Messages

The main messages you can send an object (regarding memory management) are:

alloc (e.g. [NSString alloc]): This allocates an instance of the object (in this case NSString). It also sets the reference count to 1. You are the only owner of this object. You must release the object when you are done with it. (OFFTOPIC: remember to call an init function on the newly allocated object: [[NSString alloc] init] or [[NSString alloc] initWithFormat:] etc.)

new (e.g. [NSString new]): This is basically a shorthand way of writing [[NSString alloc] init]. So same rules apply as alloc.

retain (e.g. [aString retain]): You call this when you are passed an existing object (memory has already been allocated for it elsewhere), and you want to tell the object that you need it as well. This is like saying “Ok, I need this object, don’t delete it till I’m done.”. The reference count is increased by one, and you are the new owner of this object (along with any other previous owners). You must release the object when you are done with it.

release (e.g. [aString release]): You call this when you are done using an object. You are no longer the owner of the object so the reference count is decreased by one. If reference count is now zero (i.e. no owners left), then the object is automatically deleted and the memory is freed, otherwise the object stays in memory for other owners to use. It is like saying “Right, I’m done with this object, you can delete it if no one else is using it”. If you are not the owner of an object, you should not call this. If you are the owner of an object, you must call this when you are done.

autorelease (e.g. [aString autorelease]). This means that you need the object temporarily, and does not make you an owner. It’s like saying “Ok, I need this object for now, keep it in memory while I do a few things with it, then you can delete it”. More on this later in the ‘autorelease pools’ section.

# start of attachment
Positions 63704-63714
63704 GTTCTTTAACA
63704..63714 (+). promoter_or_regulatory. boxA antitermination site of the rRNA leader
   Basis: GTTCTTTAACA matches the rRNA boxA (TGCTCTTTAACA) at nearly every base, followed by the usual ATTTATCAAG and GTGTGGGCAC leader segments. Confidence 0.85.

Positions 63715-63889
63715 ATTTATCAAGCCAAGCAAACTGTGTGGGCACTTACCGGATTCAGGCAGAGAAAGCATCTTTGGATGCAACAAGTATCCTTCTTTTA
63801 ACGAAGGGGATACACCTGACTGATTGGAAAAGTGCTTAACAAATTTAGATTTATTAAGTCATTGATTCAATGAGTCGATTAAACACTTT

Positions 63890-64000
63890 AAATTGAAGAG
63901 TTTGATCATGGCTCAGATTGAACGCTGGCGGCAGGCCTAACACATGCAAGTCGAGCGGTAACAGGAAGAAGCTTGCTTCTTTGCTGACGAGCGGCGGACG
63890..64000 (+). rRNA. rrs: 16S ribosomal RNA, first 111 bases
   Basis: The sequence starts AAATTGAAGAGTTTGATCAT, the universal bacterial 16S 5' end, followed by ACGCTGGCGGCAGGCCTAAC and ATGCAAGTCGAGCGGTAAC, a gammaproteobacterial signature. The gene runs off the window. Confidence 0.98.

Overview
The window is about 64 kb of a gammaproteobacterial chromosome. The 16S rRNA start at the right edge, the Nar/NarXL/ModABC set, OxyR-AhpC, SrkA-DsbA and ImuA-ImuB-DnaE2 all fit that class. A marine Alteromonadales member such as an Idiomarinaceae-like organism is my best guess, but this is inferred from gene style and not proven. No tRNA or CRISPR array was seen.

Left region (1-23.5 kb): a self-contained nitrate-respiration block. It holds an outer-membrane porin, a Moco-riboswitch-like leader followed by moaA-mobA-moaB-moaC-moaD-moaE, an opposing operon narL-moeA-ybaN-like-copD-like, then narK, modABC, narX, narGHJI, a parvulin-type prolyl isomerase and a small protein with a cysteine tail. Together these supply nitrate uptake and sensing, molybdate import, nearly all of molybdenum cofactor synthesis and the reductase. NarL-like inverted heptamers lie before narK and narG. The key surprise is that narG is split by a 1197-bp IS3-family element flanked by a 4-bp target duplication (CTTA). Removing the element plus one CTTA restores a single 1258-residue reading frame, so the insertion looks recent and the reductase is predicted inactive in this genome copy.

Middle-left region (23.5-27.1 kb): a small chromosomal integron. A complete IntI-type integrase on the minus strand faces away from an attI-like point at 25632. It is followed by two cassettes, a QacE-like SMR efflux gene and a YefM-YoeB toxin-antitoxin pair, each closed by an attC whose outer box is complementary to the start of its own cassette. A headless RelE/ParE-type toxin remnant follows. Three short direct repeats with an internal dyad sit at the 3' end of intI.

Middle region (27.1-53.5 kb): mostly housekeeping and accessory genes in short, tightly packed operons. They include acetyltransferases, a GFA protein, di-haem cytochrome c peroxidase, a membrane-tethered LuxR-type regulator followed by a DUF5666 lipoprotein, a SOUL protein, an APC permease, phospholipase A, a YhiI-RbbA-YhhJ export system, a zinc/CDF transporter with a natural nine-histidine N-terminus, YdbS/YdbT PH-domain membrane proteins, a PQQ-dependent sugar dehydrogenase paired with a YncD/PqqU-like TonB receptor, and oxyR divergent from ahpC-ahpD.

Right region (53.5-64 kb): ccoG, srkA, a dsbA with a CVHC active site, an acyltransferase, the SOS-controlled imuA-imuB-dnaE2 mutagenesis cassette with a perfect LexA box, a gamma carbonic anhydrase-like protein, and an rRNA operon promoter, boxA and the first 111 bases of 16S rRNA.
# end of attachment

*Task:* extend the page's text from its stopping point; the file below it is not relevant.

So when dealing with Objective C pointers/objects, it’s important to remember to send the correct messages. The general rule of thumb is: If you own an object (allocate or retain it), you release it. If you don’t own it (came via convenience method or someone else allocated it), you don’t release it.

Convenience methods

Many classes in Cocoa have whats known as convenience methods. These are static methods used for allocating and initializing objects directly. You are not the owner of the returned objects and they are deleted automatically when the autorelease pool is popped (generally at the end of the event loop, but this depends on you or the app).

E.g. the explicit way of allocating and initializing an NSNumber is:

NSNumber *aNumber = [[NSNumber alloc] initWithFloat:5.0f];

This creates a new instance of NSNumber, initializes it with the ‘initWithFloat’ method, and parameter 5.0f.
aNumber has a reference count of 1. You are the owner of aNumber and you must release it when you are done.
Using a convenience method would be:

NSNumber *aNumber = [NSNumber numberWithFloat:5.0f];

This also creates a new instance of NSNumber, initializes it with the ‘numberWithFloat’ method, and parameter 5.0f.

It also has a reference count of 1. But you are not the owner of aNumber and should not release it. The owner is the NSNumber class and the object will be deleted automatically at the end of the current scope – defined by the autorelease pool, more on this later – for now its safe to say you should not release the object, but keep in mind the object will not hang around for long.

Convenience methods generally have the same name as the relevant init function, but with the init replaced by the type of object. E.g. for NSNumber: initWithFloat -> numberWithFloat, initWithInt -> numberWithInt.

An example with NSString:


NSString *aString1 = [[NSString alloc] initWithFormat:@"Results are %i and %i", int1, int2]; // explicit allocation, you are the owner, you must release when you are done

NSString *aString2 = [NSString stringWithFormat:@"Results are %i and %i", int1, int2]; // convenience method, you are not the owner, the object will be deleted when the autorelease pool is popped.

Autorelease Pools

An autorelease pool is an instance of NSAutoreleasePool and defines a scope for temporary objects (objects which are to be autoreleased). Any objects which are to be autoreleased (e.g. objects you send the autorelease message to or created with convenience methods) are added to the current autorelease pool. When the autorelease pool is popped (released) all objects that were added to it are also automatically released. This is a simple way of managing automatic release for objects which are needed temporarily.